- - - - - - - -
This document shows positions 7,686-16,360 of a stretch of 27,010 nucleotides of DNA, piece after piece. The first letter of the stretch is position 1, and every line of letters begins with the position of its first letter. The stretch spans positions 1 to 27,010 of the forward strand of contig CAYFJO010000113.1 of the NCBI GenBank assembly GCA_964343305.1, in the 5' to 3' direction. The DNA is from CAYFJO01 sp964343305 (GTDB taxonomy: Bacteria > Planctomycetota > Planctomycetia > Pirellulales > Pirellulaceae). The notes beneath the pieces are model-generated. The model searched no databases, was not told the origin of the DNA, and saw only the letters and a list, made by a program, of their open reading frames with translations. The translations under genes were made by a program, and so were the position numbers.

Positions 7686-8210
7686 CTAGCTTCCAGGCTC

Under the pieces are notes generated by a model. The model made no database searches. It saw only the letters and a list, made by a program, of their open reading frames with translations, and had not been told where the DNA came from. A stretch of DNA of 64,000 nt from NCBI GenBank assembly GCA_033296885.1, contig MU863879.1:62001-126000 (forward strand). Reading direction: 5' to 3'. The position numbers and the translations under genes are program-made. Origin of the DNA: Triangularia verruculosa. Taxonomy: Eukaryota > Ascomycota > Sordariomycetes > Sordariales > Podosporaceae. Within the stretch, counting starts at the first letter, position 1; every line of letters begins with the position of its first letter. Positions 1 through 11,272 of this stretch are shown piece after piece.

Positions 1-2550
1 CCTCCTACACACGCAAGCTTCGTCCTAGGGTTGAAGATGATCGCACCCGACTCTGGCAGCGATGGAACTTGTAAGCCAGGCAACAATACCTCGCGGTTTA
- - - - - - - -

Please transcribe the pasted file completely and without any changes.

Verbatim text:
This document shows positions 7,686-16,360 of a stretch of 27,010 nucleotides of DNA, piece after piece. The first letter of the stretch is position 1, and every line of letters begins with the position of its first letter. The stretch spans positions 1 to 27,010 of the forward strand of contig CAYFJO010000113.1 of the NCBI GenBank assembly GCA_964343305.1, in the 5' to 3' direction. The DNA is from CAYFJO01 sp964343305 (GTDB taxonomy: Bacteria > Planctomycetota > Planctomycetia > Pirellulales > Pirellulaceae). The notes beneath the pieces are model-generated. The model searched no databases, was not told the origin of the DNA, and saw only the letters and a list, made by a program, of their open reading frames with translations. The translations under genes were made by a program, and so were the position numbers.

Positions 7686-8210
7686 CTAGCTTCCAGGCTC

Under the pieces are notes generated by a model. The model made no database searches. It saw only the letters and a list, made by a program, of their open reading frames with translations, and had not been told where the DNA came from. A stretch of DNA of 64,000 nt from NCBI GenBank assembly GCA_033296885.1, contig MU863879.1:62001-126000 (forward strand). Reading direction: 5' to 3'. The position numbers and the translations under genes are program-made. Origin of the DNA: Triangularia verruculosa. Taxonomy: Eukaryota > Ascomycota > Sordariomycetes > Sordariales > Podosporaceae. Within the stretch, counting starts at the first letter, position 1; every line of letters begins with the position of its first letter. Positions 1 through 11,272 of this stretch are shown piece after piece.

Positions 1-2550
1 CCTCCTACACACGCAAGCTTCGTCCTAGGGTTGAAGATGATCGCACCCGACTCTGGCAGCGATGGAACTTGTAAGCCAGGCAACAATACCTCGCGGTTTA